JR: Quite a bit?
OA: Yes, yes, quite a bit. And I don’t think it was a fair deal, but who am I? I am just, just a worker like anyone else. Some people got more, some people got less. Well, I was one of them, I got less…. There was a shop there that opened up for a while [Rondo Knit Sportswear, 240 Hartwell Street, Fall River]. I worked there for a while over there, and it brought down my pension right down. Right down, it went right down. [Mrs. Abdow’s pension was $90 – $96 monthly, just enough to initially prevent her from qualifying for MassHealth Insurance; according to her son, Steven, it took her family several years to acquire that benefit for her.]
JC: Mrs. Abdow, we are talking about your working years. We are talking about 1950s and 1960s. When did you retire?
OA: Well, I retired [in 1990] … and I was glad, because I didn’t have to drive to work anymore. Yes, I worked up until that time.
JC: Now, you said that you’re a child of the Depression.
OA: Yes, I am.
JC: Would you share with us some of your Depression stories? What it was like for you and your family?
OA: See, like my mother went to work right away [after she married]. She got married [in Fall River on January 25, 1920], and she went to work. She eloped. She eloped, so she stood here and she went to work.
JC: Where did she work?
OA: She worked at the Har-Lee [Manufacturing Company, 425 Pleasant Street, Fall River].
JC: Oh, okay.
OA: She worked at the Har-Lee, pressing all day. So, you know that is no easy one there. And my father worked at the Luther Mill [Luther Manufacturing Company] … he had to get up at five [o’clock] to walk to the Luther Mill [a distance of approximately two miles] and she had to get up at seven [o’clock] to go to the Har-Lee, to get the trolley, because, at that time, we still had trolleys. I think we did at that time. [The last trolley run of the Eastern Massachusetts Streetcar Company in Fall River was made on September 20, 1936.]
JC: You sure?
OA: And she would get on the trolley and go to work at the Har-Lee. She would come home at four [o’clock]. My father was already peeling the potatoes for supper. And we had, we never went without. We had a good, good upbringing.
JC: How many children now?
OA: Just four – my three brothers [João ‘John’ Raposo Terceira; George Raposo Terceira; and José ‘Joseph’ Raposo Terceira, Jr.] and myself. And my mother kept on working until my older brother was sixteen [in 1936] and then she says, “Well, I, I give up. I’m not working anymore.”
JC: So they were working throughout the 1930s, during the Depression. So they were lucky in that way.
JC: Because Fall River was really suffering in the 1930s.
OA: That’s it, that’s why I say in a way, in the long run, I am a Depression baby because, uh, I got away from that. I played outside with my grandmother watching us. And there was my mother, walking to work, sometimes she would walk, sometimes she’d walk to work so she’d have a dime for a cup of coffee. Yup.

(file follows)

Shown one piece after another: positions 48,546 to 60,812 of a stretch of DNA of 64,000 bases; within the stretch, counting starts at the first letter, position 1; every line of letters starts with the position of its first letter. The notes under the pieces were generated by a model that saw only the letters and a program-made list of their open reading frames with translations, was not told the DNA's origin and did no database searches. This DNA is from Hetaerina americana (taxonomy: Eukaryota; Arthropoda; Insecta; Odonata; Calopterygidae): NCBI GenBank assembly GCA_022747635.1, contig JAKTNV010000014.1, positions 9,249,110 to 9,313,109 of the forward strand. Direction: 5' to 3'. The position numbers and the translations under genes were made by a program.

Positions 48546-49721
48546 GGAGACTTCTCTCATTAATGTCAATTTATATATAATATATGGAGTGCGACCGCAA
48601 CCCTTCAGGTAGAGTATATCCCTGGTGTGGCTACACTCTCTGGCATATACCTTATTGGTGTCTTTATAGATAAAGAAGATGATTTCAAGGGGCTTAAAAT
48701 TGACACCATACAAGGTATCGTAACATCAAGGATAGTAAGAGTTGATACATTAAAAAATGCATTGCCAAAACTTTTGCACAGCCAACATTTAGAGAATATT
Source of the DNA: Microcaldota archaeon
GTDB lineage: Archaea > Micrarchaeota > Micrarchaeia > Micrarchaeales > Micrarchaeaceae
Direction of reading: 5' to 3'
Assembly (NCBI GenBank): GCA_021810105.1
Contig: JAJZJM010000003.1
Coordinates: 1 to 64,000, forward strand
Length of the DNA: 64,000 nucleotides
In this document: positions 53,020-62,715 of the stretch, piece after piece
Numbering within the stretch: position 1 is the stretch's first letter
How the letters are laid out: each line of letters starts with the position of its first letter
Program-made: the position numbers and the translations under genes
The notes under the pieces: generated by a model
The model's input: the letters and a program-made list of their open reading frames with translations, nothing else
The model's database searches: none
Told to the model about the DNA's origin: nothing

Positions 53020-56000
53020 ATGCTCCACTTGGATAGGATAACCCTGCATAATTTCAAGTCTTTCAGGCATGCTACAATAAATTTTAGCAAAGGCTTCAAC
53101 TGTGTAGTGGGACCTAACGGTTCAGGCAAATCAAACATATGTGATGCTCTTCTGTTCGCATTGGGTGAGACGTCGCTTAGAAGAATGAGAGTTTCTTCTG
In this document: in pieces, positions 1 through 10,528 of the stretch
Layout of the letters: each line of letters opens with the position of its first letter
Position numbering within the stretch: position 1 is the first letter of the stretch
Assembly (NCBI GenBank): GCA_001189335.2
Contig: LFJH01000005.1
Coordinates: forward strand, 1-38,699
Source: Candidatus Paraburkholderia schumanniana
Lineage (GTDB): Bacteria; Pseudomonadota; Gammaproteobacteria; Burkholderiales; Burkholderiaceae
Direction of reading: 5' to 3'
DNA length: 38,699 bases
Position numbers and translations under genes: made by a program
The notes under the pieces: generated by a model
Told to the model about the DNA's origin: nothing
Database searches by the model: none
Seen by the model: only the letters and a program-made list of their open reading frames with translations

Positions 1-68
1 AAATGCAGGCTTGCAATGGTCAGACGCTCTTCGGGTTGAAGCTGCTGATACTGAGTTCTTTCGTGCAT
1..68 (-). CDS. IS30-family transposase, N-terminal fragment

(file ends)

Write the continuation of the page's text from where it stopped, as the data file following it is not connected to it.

JC: Was a different time.
OA: Yup, it was a different time. For a cup of coffee she would walk. I will take a, I will get a coffee today, [she’d say]. So she’d get a cup of coffee.
JC: Did you feel in any way deprived, because of …
OA: No, we were all happy, we all played together outside. You know there was nothing. Today’s kids don’t play games. They don’t play like we used to play….
JC: Just one question … you mentioned no hot water at the factory, or mill. Was your home a cold water flat?
OA: A cold water flat? It was a cold water flat. And my mother get the tub out from hanging on the door, and bring it out on the, and it was only once a week. She’d bring out the tub and we would all take a bath. And then my brothers got old enough to go to the [Fall River] Boys Club [at 374 Anawan Street] – I thanked the Boys Club many times – so they could go swimming, but I had to use the tub. I had to use the tub.
JR: How did you heat the house? I remember my grandmother had coal.
JR: Did you have coal?
OA: Yes, my grandmother had coal for … there was coal in the house. There was, uh, let me see, there was a, ah, a closet on the back of the stove and there was a chimney. You had the … you … opened the door and you would get the bale coal and you’d dump it in the stove. And that was what kept the house warm. And then the oil came out. When the oil came out, my father right away changed to oil, because he didn’t want that, said he doesn’t want that [coal] in the house. So, he got the oil.
JR: Did it heat the house better?
OA: The house was always warm. It was warm; it wasn’t cold.
JR: I’m kind of curious because you are making me think about my grandmother now. How about washing clothes? Because washing machines …
OA: My mother had the laundry. She went to work, she couldn’t be doing laundry, so she got the laundry [done]; it was $1 a week to do the laundry.
JR: They picked it up in the house? And they brought?